Catherine, Called Birdy (Review) – Lena Dunham Goes Medieval On The Patriarchy

DIRECTOR: Lena Dunham

CAST: Bella Ramsey, Andrew Scott, Billie Piper, Lesley Sharp, Joe Alwyn, Dean-Charles Chapman, Paul Kaye, Ralph Ineson, Isis Hainsworth, Sophie Okonedo, David Bradley, Mimi M. Khayisa, Jamie Demetriou, Archie Renaux, Michael Woolfitt, Russell Brand, Rita Bernard-Shaw, Jacob Avery, Angus Wright

RUNNING TIME: 108 mins

CERTIFICATE: 12A

BASICALLY…: In medieval England, a teenage girl (Ramsay) resists her potential suitors…

NOW FOR THE REVIEW…

How do you write a coming-of-age story set during a period where the life expectancy wasn’t much longer than twenty years? Karen Cushman managed it with her 1994 breakthrough novel Catherine, Called Birdy, wherein the author imagined a lively and spirituous Middle Ages tale that became a precious favourite to young readers at the time, and now writer-director Lena Dunham manages it with an adaptation of Cushman’s book that retains its liveliness, as well as its quirky sense of adolescent humour, for a pretty decent film version.

Set in the “shire of Lincoln” during the 13th century, our hero is Lady Catherine (Bella Ramsay), the 14-year-old daughter of local Lord Rollo (Andrew Scott) and Lady Aislinn (Billie Piper). Known to many as “Birdy” for her vast collection of birds, the young Lady naturally resists the conventional path to Ladyship, preferring to roll around in the mud with her peasant friend Perkin (Michael Woolfitt) than learn how to crochet or play soothing melodies. However, when Lord Rollo finds himself facing financial ruin, he looks to pair his only daughter with a wealthy suitor in order to relieve his debts – needless to say, Catherine doesn’t take too kindly to this, and sets out to make herself seem as unmarriable as possible, until she is forced into a potential match that becomes near impossible to escape from.

Dunham is a smart choice to have her voice added to this material, because the Girls star and creator has a rampant energy to her filmmaking that practically goes hand in hand with Cushman’s off-kilter storytelling, and stylistically she brings a type of vibrancy that makes it feel like a Medieval version of her hit HBO show. Postmodernity reigns supreme in Dunham’s millennial take on history, from breathy soundtrack covers of modern songs, to darkly funny monologues about all the things that women cannot do in this time period (all while our title character is literally given a few slaps on the wrist by her increasingly desperate father). Sometimes, though, the revisionism can feel a bit too much like they’re simply checking boxes, as in a few scenes where Birdy and other female characters actively challenge patriarchal authority, with speeches that would be best reserved for a rant on Twitter more than anything. However, Dunham has intentions that are as noble as Catherine’s heritage, and she makes up for some of its more forced moments of feeling too modern for its own good with a sense of fun and liveliness that makes it ideal viewing for young adults – in fact, it does all of that much more successfully than the recent millennial-baiting Austen adaptation Persuasion.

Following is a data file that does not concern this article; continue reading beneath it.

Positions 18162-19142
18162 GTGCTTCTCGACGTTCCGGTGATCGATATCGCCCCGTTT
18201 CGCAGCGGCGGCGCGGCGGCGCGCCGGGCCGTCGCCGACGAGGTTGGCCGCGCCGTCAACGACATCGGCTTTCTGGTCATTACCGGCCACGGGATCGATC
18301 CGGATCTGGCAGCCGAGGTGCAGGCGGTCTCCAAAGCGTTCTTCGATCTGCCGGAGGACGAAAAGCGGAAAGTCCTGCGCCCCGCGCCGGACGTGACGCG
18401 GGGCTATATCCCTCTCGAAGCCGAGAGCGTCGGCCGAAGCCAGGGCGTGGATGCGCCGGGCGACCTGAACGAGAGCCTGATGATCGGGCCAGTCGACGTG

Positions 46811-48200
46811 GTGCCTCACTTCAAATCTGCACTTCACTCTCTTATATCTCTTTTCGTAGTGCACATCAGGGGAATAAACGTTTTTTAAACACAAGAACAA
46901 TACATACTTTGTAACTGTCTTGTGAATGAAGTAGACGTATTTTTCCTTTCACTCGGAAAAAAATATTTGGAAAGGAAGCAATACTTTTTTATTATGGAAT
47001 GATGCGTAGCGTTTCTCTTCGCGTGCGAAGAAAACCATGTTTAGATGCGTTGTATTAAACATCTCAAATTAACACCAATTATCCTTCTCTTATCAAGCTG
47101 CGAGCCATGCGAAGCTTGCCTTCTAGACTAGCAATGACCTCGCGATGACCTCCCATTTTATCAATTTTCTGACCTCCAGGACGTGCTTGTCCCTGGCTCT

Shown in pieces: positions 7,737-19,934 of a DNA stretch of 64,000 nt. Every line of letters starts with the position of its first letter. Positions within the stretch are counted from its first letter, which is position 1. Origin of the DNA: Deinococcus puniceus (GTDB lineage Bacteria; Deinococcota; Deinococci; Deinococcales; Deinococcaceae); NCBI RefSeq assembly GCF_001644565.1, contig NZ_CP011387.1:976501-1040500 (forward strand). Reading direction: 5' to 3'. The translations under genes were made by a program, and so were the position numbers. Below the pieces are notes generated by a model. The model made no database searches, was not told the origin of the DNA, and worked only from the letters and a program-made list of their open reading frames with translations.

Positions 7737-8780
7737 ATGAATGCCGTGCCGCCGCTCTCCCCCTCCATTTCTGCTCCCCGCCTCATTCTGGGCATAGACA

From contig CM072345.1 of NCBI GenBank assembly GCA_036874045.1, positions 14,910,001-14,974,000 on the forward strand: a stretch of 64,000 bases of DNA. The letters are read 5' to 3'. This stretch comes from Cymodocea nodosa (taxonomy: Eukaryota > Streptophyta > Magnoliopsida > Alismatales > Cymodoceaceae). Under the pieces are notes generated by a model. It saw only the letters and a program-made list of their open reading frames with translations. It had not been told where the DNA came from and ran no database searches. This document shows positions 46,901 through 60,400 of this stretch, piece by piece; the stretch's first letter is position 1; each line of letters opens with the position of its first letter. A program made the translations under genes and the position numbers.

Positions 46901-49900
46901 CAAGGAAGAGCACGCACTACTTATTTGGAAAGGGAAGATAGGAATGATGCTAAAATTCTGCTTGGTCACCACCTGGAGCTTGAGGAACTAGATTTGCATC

It is also a well-cast film, made up of actors who have it within them to add their own dimensions to characters who might not have appeared to be so in lesser hands. Bella Ramsay easily carries the movie with a spirited lead turn, but a supporting turn by Andrew Scott turns out to be the film’s secret weapon. At first, he is that kind of foppish, self-aggrandising father who you could easily see effectively pimping out his own daughter just to put money into his pocket, but as the film goes on you do get to see a lot more of him really trying to keep this household together, and by the end he is humanised and even sympathetic as you witness him just falling apart by the bone by his own mistakes, and Scott is so good at selling this flawed character’s journey that you are soon rooting for him as much as you are Ramsay’s Catherine. Smaller roles for actors like Joe Alwyn, Sophie Okonedo, Ralph Ineson, and even Russell Brand don’t overstay their welcome, as do other Game of Thrones veterans like David Bradley, Dean-Charles Chapman, and Paul Kaye who is saddled with a grotesque figure who isn’t too far removed from his own drunken character on that show.

The performances are on point, as is the majority of Dunham’s engaging style of direction and writing, but Catherine, Called Birdy is also the kind of film where, for most of it, you are sitting there thinking about a lot of other similar films that had a bit more to say other than the standard commentary on historical gender politics. That isn’t to say that this film does them poorly, or even lacks anything worthwhile to say, but it also doesn’t stretch beyond the typical feminist revisionism that other postmodern stabs at Medieval culture have extended themselves, so to some it may not be quite as fresh of a viewing experience as they would perhaps like with a film such as this.

However, it still manages to work as a lively coming-of-age comedy that benefits from a strong cast, as well as Dunham’s postmodern filmmaking which brings her trademark worldviews to a time in history where women were sadly not expected to have such radical thoughts.

SO, TO SUM UP…

Catherine, Called Birdy is a lively coming-of-age Medieval comedy that is boosted by writer-director Lena Dunham’s vibrant filmmaking and storytelling style, as well as a strong cast including Bella Ramsay and Andrew Scott, but it sometimes becomes a bit too forceful in its postmodern critiques of past cultures.

Catherine, Called Birdy is now available to stream on Amazon Prime Video.

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